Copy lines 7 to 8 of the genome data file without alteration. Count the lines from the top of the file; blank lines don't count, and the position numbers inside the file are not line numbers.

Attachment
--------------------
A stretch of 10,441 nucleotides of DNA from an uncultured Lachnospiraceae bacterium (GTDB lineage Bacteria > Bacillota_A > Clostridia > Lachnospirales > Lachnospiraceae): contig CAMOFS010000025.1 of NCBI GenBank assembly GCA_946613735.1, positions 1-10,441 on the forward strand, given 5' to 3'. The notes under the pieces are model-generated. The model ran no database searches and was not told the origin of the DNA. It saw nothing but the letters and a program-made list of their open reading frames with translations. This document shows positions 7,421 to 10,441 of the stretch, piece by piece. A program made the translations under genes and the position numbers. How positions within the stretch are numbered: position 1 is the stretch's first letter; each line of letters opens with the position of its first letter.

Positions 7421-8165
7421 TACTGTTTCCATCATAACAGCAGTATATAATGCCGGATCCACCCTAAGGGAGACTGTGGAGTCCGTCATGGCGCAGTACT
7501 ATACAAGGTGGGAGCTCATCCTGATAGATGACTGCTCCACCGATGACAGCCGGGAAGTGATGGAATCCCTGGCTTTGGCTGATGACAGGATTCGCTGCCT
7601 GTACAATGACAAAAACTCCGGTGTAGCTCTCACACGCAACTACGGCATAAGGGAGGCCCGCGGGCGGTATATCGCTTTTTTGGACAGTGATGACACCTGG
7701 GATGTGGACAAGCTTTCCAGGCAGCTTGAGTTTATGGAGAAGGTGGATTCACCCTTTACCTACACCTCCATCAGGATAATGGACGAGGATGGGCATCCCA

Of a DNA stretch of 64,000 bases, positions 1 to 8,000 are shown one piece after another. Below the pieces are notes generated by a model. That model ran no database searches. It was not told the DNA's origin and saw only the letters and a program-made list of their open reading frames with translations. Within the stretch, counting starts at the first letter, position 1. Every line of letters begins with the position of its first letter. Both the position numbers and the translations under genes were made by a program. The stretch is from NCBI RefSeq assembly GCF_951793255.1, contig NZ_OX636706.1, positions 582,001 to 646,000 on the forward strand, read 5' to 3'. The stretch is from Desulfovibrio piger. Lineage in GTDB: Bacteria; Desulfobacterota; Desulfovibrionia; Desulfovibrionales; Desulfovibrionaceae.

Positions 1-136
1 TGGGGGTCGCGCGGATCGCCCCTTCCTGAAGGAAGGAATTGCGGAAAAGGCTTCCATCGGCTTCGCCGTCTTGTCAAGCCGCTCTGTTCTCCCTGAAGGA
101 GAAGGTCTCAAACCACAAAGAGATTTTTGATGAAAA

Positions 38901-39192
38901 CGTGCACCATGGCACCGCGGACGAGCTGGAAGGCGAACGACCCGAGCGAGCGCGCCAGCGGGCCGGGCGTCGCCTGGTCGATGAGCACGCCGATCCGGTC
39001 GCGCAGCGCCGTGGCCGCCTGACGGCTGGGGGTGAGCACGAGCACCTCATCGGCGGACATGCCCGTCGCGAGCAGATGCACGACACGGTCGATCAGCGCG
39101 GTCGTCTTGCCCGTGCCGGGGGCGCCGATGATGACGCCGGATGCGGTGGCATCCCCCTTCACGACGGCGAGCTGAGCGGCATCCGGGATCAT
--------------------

Of a DNA stretch of 64,000 bases, positions 1 to 8,000 are shown one piece after another. Below the pieces are notes generated by a model. That model ran no database searches. It was not told the DNA's origin and saw only the letters and a program-made list of their open reading frames with translations. Within the stretch, counting starts at the first letter, position 1. Every line of letters begins with the position of its first letter. Both the position numbers and the translations under genes were made by a program. The stretch is from NCBI RefSeq assembly GCF_951793255.1, contig NZ_OX636706.1, positions 582,001 to 646,000 on the forward strand, read 5' to 3'. The stretch is from Desulfovibrio piger. Lineage in GTDB: Bacteria; Desulfobacterota; Desulfovibrionia; Desulfovibrionales; Desulfovibrionaceae.

Positions 1-136